Friday, June 08, 2012

Jacques Becker

Leave it to the French to make a heist movie and leave out the heist. Turns out, it's an interesting choice, after some initial slow-footed mood/character setting. For this movie is all about Damage Control long after the big job has been pulled.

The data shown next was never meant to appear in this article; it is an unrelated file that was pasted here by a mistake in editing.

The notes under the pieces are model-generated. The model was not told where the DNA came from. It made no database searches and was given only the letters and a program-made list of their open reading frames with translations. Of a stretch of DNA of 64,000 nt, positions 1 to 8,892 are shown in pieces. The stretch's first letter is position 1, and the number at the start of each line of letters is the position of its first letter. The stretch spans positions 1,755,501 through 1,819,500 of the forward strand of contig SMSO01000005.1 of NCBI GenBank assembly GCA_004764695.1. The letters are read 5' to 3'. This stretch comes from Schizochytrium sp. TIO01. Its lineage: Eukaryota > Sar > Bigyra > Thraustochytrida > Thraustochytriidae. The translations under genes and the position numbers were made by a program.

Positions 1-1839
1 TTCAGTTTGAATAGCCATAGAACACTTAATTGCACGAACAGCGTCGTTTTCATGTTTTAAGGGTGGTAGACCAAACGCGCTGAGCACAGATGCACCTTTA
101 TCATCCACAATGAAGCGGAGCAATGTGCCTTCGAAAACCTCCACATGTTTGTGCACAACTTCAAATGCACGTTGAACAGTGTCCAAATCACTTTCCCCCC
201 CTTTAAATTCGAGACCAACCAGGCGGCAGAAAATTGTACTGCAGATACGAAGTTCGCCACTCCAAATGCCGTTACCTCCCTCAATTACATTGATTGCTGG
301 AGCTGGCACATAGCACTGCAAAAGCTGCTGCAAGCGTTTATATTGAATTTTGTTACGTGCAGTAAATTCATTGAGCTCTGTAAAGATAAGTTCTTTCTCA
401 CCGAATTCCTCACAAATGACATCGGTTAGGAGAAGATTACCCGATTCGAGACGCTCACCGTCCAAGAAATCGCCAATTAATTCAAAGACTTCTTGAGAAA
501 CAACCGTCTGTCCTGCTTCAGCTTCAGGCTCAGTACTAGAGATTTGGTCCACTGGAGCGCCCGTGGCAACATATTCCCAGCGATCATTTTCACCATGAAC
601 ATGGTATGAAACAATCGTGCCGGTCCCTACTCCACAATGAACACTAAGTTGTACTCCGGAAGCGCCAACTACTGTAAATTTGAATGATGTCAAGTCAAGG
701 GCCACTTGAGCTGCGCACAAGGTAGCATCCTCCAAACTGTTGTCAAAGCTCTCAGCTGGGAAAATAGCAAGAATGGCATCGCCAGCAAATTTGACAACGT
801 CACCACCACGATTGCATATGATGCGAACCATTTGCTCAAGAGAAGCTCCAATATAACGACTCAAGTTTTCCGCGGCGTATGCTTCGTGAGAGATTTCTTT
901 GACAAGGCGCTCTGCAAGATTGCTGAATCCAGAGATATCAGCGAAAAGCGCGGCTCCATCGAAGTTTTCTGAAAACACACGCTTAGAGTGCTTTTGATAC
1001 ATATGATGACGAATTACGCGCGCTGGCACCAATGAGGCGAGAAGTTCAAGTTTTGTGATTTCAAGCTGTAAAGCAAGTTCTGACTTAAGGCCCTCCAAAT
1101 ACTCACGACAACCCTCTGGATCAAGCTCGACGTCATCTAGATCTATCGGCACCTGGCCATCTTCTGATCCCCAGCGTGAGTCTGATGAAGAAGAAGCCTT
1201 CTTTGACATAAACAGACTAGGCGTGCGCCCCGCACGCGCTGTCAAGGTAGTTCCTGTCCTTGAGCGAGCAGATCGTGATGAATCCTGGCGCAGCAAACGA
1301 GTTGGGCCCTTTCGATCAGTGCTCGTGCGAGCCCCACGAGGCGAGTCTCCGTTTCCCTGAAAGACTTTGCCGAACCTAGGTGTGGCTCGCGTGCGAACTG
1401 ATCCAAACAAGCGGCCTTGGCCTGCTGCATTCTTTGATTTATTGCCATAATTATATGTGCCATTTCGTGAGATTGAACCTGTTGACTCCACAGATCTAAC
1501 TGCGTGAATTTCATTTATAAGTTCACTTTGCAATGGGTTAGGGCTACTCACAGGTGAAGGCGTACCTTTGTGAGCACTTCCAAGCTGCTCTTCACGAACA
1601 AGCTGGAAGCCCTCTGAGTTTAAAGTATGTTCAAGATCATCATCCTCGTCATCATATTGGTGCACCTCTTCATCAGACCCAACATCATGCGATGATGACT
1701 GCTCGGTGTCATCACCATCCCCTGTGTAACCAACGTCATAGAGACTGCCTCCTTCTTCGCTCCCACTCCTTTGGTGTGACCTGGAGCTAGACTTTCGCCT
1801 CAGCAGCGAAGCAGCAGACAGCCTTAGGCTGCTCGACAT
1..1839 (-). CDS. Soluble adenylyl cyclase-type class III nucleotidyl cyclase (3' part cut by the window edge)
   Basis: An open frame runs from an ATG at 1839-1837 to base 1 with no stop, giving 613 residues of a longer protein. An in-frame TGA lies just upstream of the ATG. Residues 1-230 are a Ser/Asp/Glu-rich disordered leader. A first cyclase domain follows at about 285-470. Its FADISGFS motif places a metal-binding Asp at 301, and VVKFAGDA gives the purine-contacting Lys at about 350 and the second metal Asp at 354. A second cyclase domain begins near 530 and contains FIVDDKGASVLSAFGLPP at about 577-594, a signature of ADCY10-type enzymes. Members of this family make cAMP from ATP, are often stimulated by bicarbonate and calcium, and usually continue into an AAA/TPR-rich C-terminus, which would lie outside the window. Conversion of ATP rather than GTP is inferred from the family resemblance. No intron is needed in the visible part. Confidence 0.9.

The title translates to "Hands Off The Loot." The loot in question are eight gold bricks hidden away in a trunk. The thief is a world-weary, highly cautious Jean Gabin. He's seen enough thuggery for a lifetime. Enough chorus girls, too. He just wants to live long enough to cash in his eight bricks, retire with one of his ten ladies. Problem is, Lino Ventura (of the Melville school) wants to get his hands on all of the above. The way he goes about it is curiously indirect. By that, I mean it is elegant, interesting. The ending's a downer but in a good way. Not as much of a gut-punch as Kubrick's The Killing two years later, but close.

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